FD Power Rankings Week 1
The latest Outside the NBA/FD joint venture.
I can't promise we'll keep these up regularly, or that they will even change that much. But it seemed like an idea whose time had come, so Eric and I spent about twenty minutes putting this list together, straight from the gut. Leave your suggestions in the comments section!
1. Monta Ellis: Longtime FD favorite makes good, and how. All it took was Nellie's retirement for Monta to trust his teammates, play nice with Steph Curry, and mature into one of the league's prime offensive weapons without sacrificing a bit of his life force. If anything, grown-ass Monta -- in the preseason, he blamed his new outlook on marriage -- is a more sublime figure than before. His crossover is nearly effortless; the writhing drives and hopped-up floaters now look anything but forced. This is style, and other than Blake Griffin, there's no player in the NBA right now as regularly rewarding to watch. That it feels like it could end any day only makes the whole thing more beautiful.
2. Blake Griffin: At this point, the only surprise from Griffin is that he continues to amaze more and more every game. His all-out attack philosophy would grow stale if not for the fact that he plays with an insatiable need to devour the oppposition. If he doesn't sit at the top of this list, it's only because you know about him already.
3. Hating the Cavs: A few months ago, the Cavs were the world's most pitiable losers, shamed by their former star and ready to face the new season with moral superiority. But the actions of Dan Gilbert and his roving band of immature sign-carrying fans have turned the entire franchise into a group of sore losers who think anger alone can bring others to their side. They're the NBA's version of the Tea Party crowd, just with slightly fewer guns.
4. Timberwolves: As one Minny broadcaster put it, "we may not always be happy with the outcome, but the fans love to watch this team and they sure do give you a lot to get excited about." Kevin Love is simply phenomenal, and early returns suggest that Al Jefferson really did need to go. Michael Beasley can't quite flex his muscle like he did at K-State, but he's quicker and probably in better shape. Darko is a legit presence in the middle. Corey Brewer is really long. Wesley Johnson is a nice guy's J.R. Smith. If they're not getting blown out, the Wolves are definitely a team that will force a shoot-out and make you love every minute of it.
5. Black Swan: Darren Aronofsky's latest deals largely with an old FD standby -- the struggle between cool professionalism and messy romanticism -- but its best virtue is the director's ability to forget about what's respectable and engage in the kind of risky mindfuckery that's missing from too much art-house fare. The last 45 minutes of this movie piles craziness on top of craziness -- it will leave you either in a state of shock or cackling in a mixture of delight and terror.
6. Raymond Felton: Any son of UNC is a friend of this blog, but Felton -- who looked so good at Carolina, and was very briefly lumped in with Chris Paul and Deron Williams -- had the added burden of real promise. The Knicks looked sensible when they signed him over the summer; if Chris Duhon could put up numbers in D'Antoni's system, then certainly Felton could manage something. But little did we realize that, one month into the season, Felton might turn out to be the steal of the summer. His numbers are top-flight, and every game we watch him, he looks more and more in synch with Amar'e and Gallo. To wit: Stoudemire's own explosive week, which suggests that the "can he live without Nash?" question just might be moot.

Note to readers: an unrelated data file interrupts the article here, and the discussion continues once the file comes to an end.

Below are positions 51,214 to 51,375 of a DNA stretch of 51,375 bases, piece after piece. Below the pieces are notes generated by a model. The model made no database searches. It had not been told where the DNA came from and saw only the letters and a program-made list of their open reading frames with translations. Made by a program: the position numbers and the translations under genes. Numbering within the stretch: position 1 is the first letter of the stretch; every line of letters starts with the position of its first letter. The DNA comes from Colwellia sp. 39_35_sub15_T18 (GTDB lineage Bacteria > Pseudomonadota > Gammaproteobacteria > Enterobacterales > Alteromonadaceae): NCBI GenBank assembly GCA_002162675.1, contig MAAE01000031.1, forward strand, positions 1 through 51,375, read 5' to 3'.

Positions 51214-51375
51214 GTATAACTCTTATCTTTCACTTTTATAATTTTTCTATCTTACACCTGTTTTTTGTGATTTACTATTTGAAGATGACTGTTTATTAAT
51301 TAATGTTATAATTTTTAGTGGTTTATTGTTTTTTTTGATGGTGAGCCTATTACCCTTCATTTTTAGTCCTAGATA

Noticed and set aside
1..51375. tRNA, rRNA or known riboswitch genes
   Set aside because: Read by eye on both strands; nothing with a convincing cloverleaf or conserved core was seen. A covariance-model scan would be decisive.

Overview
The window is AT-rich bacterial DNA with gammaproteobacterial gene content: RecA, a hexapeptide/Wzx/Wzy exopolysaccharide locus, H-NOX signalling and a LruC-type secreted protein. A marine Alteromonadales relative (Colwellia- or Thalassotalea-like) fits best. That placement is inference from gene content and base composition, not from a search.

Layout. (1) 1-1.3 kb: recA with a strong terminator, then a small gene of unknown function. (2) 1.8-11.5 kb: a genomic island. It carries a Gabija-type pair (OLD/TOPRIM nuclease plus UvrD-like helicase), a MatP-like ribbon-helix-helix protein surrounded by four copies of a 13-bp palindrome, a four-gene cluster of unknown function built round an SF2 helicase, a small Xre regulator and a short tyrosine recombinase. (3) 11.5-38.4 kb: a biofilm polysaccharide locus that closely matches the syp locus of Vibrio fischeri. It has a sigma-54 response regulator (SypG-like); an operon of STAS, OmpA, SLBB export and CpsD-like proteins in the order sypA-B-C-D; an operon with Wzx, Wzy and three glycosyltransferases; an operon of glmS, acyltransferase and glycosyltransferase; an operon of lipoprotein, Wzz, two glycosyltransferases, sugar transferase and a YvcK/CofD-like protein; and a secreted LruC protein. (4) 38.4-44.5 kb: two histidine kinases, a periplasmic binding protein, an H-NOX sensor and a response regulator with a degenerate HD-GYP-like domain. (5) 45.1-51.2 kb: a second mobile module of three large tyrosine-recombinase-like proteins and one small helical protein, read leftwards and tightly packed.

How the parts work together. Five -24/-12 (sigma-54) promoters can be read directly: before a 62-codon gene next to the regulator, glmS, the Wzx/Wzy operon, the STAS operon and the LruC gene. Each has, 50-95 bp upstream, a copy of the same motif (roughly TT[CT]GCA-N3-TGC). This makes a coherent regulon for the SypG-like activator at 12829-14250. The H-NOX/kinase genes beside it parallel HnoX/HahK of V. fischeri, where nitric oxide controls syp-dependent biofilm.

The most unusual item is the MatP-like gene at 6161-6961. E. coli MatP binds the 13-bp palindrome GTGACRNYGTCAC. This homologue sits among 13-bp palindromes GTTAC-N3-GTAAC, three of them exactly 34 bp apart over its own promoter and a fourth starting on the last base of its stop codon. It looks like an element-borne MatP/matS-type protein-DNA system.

7. Manu Ginobili: The Spurs have never been much of an NBA favorite, yet they have become a commendable lot in their increasingly successful dotage. With Duncan near the end of the line, Ginobili has become their on-court leader, molding the team's system in his eccentric image while maintaining the club's impressive attention to detail and regal air.
8. Larry Sanders: He has arrived. Well, actually, he's getting minutes because Gooden is dinged up. But Sanders is pretty much as advertised -- a shot-blocking demon who can pressure the ball and make athletic plays on offense. When Jennings tossed him a prime alley-oop against Miami, it was like watching a dating show where everything goes right and everyone ends up happy forever. Bonus point for the totally FD tandem he and Ersan Ilyasova make for.
9. Chris Paul is too nice to blame: No matter what happens with the Hornets, and what part Paul's plans (or lack thereof) play in the outcome, there's no way dude takes a LeBron-like hit. He's too good a guy, and has done too much for the city. Plus, he was a refugee from Katrina, too, exiled to OKC for two seasons and never once flinching in his commitment to return. It's simply unreasonable to expect him to agree to stick around just to make the franchise more sale-able -- and thus more likely to remain in New Orleans.
10. Shoals loves Derrick Rose, pass it on: Russell Westbrook is a monster. Yes, like the song. Unlike Monta, who streamlined his act, Westbrook somehow got even more unpredictable and incendiary -- and popped out on the other side a bonafide All-Star. Anecdotally, or spiritually, he turns the ball over at least 400 times a game, and still makes a play almost every time he decides he wants to. What prompted this transformation? He spent all summer working out with Derrick Rose, and in Istanbul, competed against him in practice. Now, their destinies are inextricably linked. Rose helped make Westbrook what he is this seasons, and vice-versa; they learned from each other, and on this very rock they started a mutant point guard tradition that may be carried on for decades. So yeah, I like Derrick Rose now. Sorry for the inconvenience.